Both BMO and RBC have adopted a no-fee policy for owning and operating RDSPs. There are no annual administration fees as there often are with other registered plans, and there are no fees to make withdrawals.

Both banks offer just a small menu of investments for RDSPs - their own in-house mutual funds, guaranteed investment certificates and savings accounts. Neither is offering a self-directed plan that would allow a broader selection of investments.

There are good arguments for taking a somewhat aggressive approach to investing in an RDSP, one being the requirement that grant and bond money sit for 10 years before withdrawals can be made without a clawback. That's sufficient time to warrant some exposure to the stock markets, which are at low ebb right now and could rebound in the years ahead.

The very fact that Ottawa is kicking in some money also argues for stock market exposure. Federal grant and bond money provides what amounts to a guaranteed return, and this helps take the edge off the risks inherent in the stock markets.

"The basic advice would be to certainly consider long-term mutual funds [that means equity funds]in the mix for an RDSP," said David Birkbeck, head of registered product strategy at RBC.

One way to get some stock market exposure would be to use the dividend mutual funds offered by BMO and RBC. BMO Dividend averaged 7 per cent annually for the 10 years to Jan. 31, and that includes last year's horrendous stock market performance. RBC Canadian Dividend averaged 6.4 per cent a year over the same period.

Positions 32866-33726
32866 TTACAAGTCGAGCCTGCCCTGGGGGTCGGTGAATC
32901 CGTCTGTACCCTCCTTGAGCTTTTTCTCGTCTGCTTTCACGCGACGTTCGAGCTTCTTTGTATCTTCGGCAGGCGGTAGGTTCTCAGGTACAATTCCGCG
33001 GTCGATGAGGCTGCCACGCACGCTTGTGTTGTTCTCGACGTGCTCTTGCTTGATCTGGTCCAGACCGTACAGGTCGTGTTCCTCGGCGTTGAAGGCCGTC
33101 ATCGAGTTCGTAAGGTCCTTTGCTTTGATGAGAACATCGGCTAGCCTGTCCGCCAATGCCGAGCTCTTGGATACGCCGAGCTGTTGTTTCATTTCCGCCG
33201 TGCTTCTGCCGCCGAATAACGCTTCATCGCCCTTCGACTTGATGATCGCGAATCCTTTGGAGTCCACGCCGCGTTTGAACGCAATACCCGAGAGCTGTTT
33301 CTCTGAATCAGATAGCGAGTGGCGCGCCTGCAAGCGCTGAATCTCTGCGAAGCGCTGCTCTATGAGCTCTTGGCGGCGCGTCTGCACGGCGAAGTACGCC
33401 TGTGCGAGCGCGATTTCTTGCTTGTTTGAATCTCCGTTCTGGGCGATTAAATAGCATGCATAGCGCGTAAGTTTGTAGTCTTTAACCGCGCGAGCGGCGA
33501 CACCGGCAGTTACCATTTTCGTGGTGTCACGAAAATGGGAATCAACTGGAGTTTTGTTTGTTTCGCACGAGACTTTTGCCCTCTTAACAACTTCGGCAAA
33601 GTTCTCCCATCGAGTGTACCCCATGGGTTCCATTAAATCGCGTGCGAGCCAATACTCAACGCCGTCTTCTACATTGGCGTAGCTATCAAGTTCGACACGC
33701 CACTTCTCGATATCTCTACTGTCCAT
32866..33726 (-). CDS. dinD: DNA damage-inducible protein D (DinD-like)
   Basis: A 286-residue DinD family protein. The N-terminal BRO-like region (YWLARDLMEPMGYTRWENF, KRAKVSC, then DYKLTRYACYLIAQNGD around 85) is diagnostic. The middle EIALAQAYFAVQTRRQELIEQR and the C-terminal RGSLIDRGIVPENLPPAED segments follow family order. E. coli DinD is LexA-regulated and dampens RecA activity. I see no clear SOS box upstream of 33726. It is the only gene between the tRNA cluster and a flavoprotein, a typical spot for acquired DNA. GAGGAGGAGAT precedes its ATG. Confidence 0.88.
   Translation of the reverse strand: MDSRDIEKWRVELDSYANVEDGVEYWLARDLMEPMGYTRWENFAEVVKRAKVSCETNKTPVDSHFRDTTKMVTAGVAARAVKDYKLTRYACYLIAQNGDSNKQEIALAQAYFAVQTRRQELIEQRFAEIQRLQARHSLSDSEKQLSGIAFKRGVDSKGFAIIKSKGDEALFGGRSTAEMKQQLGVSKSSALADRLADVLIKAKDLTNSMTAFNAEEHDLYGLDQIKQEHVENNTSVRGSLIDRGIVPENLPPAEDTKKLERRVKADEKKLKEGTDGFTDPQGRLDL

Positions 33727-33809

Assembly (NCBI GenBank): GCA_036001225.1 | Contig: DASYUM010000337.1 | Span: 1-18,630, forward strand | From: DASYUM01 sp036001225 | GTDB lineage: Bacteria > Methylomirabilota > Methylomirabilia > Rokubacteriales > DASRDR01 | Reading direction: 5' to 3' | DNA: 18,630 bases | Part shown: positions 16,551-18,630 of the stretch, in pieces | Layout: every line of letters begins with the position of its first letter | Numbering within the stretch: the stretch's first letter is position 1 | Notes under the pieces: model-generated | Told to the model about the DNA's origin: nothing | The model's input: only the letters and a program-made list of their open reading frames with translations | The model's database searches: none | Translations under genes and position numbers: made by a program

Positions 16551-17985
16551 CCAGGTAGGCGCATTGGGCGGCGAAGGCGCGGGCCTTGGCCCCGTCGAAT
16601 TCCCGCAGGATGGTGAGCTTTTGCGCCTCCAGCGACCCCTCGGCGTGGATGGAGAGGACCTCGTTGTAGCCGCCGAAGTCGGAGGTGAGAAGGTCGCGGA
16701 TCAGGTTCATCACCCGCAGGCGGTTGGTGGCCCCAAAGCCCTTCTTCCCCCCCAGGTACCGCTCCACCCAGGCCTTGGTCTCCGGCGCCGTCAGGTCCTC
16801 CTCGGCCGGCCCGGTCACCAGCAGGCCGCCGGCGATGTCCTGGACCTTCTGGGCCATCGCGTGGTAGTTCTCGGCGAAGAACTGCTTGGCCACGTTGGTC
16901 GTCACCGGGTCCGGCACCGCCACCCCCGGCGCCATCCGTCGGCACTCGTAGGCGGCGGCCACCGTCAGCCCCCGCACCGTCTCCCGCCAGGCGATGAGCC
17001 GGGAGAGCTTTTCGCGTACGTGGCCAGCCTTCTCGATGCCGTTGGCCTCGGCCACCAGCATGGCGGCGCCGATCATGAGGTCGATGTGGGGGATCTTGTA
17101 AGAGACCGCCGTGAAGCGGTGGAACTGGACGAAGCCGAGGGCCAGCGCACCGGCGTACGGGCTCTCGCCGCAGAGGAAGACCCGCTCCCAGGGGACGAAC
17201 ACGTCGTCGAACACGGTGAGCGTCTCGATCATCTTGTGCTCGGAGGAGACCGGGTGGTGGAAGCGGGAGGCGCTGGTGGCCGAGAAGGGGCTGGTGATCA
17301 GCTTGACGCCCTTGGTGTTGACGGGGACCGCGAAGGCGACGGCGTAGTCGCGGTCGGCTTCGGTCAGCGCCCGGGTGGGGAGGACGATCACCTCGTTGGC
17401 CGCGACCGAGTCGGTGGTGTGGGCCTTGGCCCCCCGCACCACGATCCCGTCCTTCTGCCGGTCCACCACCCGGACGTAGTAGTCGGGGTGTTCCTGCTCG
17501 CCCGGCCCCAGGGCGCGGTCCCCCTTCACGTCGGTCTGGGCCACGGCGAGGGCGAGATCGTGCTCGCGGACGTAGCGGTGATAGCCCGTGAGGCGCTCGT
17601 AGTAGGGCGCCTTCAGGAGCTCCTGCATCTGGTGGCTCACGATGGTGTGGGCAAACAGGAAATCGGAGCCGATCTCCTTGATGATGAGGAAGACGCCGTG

RDSPs at Royal Bank are sold through a network of 2,000 financial planners who are located in branches or who are mobile and can visit clients in their homes. "RDSPs are quite complicated and people really need to sit down with somebody to go through the details," Mr. Birkbeck said.

BMO's RDSPs are sold through specially trained staff located in call centres rather than in branches. "The market is not very large, so we thought that traffic in the branches wouldn't be as regular as for other products," BMO's Mr. Sharone said. "So what we decided to do was train our centre staff in Toronto in Montreal on RDSPs."

He said customers have the option of contacting the call centre while visiting their BMO branch, or they can telephone directly and have an application form mailed out to them.



The ABCs of RDSPs

The new registered disability savings plan, or RDSP, allows disabled people or their families to save for the future in a tax-sheltered plan that can also generate contributions from the federal government. Here's how:


Beneficiary's family income $75,769 or less Over $75,769
$3 for every $1 contributed on the first $500 to a max of $1,500 per year; $2 for every $1 contributed on the next $1,000 to a max of $2,000 per year $1 for every $1 contributed to a max of $1,000 per year

Lifetime maximum grant money available: $70,000


Family income of $21,287 or less $21,287 to $37,885 More than $37,885
$1,000 per year without any contribution to an RDSP A pro-rated portion of $1,000 Nil

Lifetime maximum bond money available: $20,000

Note: Family income thresholds are indexed annually to inflation; these are 2008 levels. Grant and bond money can be received until the year in which the beneficiary turns 50.